Chad Comello

libraries, culture, typewriters

Category: Film (page 1 of 13)

The Post

Ready Player One took my esteem for Spielberg down a notch, but The Post—made after Ready Player One but released before it—has elements of his best work, even if it doesn’t rise above the sum of its parts. Generally it’s standard Spielberg, with old-school liberal and institutionalist views on the press, akin to Lincoln in its reverence for American mythologies. But cinematically it’s much more robust and limber than a lot of his recent stuff, with closely observed moments like the shot of Bob Odenkirk’s reporter character typing at his desk as the Washington Post‘s printing press rumbles to life in a climactic moment. I think the lack of prep time did him good.

Also, I am 99% sure Tom Hanks did this movie because of all the typewriters. Working with Spielberg and Meryl Streep was merely a bonus.

Top 5 Lord of the Rings moments

It’s been 15 years since Lord of the Rings: Return of the King was released, prompting Filmspotting to dedicate an entire episode to the trilogy. And it’s been 10 years since I wrote my own appreciation of the films and the fond memories surrounding them. My feelings haven’t changed since then. In fact I have two more memories to add, both involving my wife.

Upon meeting we quickly discovered our mutual appreciation of the trilogy. Ipso facto, one of our first dates was a marathon viewing of all three films—extended editions of course. This happened amidst a blizzard so we went for snowy walks between films. Probably because of this foundational event, we ended up infusing LOTR into our wedding ceremony a few years later. We used “Concerning Hobbits” on repeat for the processional, then transitioned into the first part of “The Breaking of the Fellowship” (see below) for Jenny’s entrance.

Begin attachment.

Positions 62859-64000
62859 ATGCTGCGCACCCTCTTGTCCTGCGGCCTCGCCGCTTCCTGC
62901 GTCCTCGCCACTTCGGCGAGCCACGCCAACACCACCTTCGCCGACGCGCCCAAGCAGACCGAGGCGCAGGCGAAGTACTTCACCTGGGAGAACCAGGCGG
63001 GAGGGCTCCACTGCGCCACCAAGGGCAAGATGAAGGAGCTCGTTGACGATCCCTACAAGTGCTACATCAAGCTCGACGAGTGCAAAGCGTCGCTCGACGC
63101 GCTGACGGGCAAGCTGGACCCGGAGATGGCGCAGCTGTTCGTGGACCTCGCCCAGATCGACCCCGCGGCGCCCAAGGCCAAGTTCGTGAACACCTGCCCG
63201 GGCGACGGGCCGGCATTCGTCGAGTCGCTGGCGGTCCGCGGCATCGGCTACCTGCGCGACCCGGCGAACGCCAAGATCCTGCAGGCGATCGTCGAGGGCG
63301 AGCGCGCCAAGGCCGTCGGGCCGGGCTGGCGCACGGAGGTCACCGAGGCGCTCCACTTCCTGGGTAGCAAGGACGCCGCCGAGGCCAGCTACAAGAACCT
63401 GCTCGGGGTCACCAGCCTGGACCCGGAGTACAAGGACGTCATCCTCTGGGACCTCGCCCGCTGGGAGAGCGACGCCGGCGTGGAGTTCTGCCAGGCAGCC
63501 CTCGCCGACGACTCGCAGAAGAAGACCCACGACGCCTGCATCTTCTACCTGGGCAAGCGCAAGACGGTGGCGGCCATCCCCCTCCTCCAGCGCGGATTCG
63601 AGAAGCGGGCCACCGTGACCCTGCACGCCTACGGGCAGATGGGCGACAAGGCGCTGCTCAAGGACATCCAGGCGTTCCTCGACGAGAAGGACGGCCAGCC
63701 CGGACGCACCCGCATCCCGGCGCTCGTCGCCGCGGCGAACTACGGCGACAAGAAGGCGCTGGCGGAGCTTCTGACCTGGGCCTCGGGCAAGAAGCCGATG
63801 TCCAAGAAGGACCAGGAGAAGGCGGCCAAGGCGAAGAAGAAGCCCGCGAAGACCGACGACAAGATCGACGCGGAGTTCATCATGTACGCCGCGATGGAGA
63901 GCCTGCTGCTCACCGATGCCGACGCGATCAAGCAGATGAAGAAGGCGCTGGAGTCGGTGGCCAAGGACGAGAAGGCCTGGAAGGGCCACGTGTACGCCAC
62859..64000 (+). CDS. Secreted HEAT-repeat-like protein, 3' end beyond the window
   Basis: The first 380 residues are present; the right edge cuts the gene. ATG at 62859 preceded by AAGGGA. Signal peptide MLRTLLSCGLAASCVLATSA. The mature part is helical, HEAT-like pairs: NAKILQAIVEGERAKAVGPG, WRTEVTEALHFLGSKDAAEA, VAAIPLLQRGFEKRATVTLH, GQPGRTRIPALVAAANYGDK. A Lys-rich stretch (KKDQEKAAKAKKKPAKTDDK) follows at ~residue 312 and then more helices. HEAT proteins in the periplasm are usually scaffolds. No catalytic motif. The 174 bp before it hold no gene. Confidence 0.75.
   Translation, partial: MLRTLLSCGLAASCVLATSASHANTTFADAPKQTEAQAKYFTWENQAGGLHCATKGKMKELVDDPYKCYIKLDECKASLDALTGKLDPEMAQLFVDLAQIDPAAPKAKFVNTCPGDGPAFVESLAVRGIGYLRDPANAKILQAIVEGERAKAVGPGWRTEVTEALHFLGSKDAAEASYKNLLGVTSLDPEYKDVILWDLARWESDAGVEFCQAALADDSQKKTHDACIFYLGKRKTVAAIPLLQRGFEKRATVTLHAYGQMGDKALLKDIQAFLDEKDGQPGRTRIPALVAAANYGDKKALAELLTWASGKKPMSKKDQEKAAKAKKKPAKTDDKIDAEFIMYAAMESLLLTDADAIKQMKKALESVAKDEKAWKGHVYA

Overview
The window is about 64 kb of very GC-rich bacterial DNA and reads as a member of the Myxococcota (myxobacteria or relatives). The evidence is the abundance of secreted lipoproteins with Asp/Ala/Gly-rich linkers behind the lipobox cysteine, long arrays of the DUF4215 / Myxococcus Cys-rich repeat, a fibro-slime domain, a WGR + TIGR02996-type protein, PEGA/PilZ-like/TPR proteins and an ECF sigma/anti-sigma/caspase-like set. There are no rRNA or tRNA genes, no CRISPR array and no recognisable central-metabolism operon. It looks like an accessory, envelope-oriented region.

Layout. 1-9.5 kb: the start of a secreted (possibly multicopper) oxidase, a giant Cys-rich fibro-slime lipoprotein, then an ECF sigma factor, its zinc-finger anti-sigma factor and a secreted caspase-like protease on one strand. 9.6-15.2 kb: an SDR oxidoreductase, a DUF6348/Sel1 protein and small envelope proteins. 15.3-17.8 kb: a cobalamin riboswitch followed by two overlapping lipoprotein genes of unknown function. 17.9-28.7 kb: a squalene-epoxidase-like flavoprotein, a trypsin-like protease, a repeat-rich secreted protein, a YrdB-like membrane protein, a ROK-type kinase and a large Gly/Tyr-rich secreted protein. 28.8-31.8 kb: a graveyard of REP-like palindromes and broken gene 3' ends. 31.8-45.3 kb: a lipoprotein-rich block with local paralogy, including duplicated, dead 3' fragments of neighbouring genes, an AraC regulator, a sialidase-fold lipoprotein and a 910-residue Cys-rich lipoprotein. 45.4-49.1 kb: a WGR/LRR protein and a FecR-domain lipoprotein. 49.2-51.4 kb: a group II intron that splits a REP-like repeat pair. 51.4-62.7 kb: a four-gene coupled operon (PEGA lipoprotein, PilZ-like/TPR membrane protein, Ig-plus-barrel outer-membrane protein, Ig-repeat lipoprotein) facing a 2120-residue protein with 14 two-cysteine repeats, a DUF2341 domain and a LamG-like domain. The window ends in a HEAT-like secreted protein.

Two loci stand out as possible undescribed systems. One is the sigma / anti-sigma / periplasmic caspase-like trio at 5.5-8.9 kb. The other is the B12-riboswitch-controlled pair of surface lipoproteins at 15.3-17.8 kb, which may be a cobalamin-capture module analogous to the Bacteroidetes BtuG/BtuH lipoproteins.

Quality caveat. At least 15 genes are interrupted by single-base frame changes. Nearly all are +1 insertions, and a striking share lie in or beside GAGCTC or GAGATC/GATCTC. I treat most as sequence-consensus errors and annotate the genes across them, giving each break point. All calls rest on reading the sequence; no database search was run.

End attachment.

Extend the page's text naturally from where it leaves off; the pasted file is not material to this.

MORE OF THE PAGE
Reader, I cried. Whether due to my beautiful bride or the music or the combination of both, it was a peak moment on the best day of my life.

So yeah, Lord of the Rings still means a lot to me. (Watching Lindsay Ellis dissect the tragedy of The Hobbit movies reinforced this all the more.) I have no idea what to expect from Amazon’s forthcoming TV series dedicated to Middle-earth, but it won’t affect my regard for the books or Peter Jackson’s original trilogy.

Top 5 Lord of the Rings moments

Picking just five moments out of 11.5 hours of film is a fool of a Took’s errand, but here are mine, in chronological order through the series.

“You shall not pass!” / “Fly, you fools!”

This scene has been memed to death, but that doesn’t negate the sheer power of Gandalf’s last stand in Moria. For someone who knew nothing of the trilogy when I saw The Fellowship of the Ring, this was a true gut punch.

“Forgive me, I did not see.”

Sean Bean, also a meme all-star and cinematic death champion, lends pathos and grace to the first true death in the fellowship. Boromir’s character arc might be the most interesting one in the first film.

“I wish the ring had never come to me.”

From the aforementioned “Breaking of the Fellowship” scene in which Frodo sets off with Samwise. The quote is originally from a scene in Moria with a vastly different tone, but it’s repurposed here to stunning effect. (See also: “Alas, that these evil days should be mine,” a quote by King Théoden in the books that didn’t make the movie but expresses a similar sentiment.)

Courage, Merry. Courage for our friends.”

Eowyn’s later “I am no man” line gets all the (deserved) love, but this moment sets that one up. The princess, eager to fight but finally aware of the gravity of battle, summons the strength for Merry and herself, who both fight for more than themselves.

“My friends, you bow to no one.”

This one made my “beautiful movie music moments” list for a reason. It’s the most triumphant of the several Return of the King endings, with Howard Shore’s main theme on full orchestral blast.

There’s always money in the Death Star

I don’t know who made this mashup of Arrested Development and Star Wars, but it captures the show’s tone so perfectly, and not only because Ron Howard himself provided the narration:

This might even make me want to see Solo: A Star Wars Story.

[*Ron Howard Arrested Development voice*] It won’t.

The Death of Stalin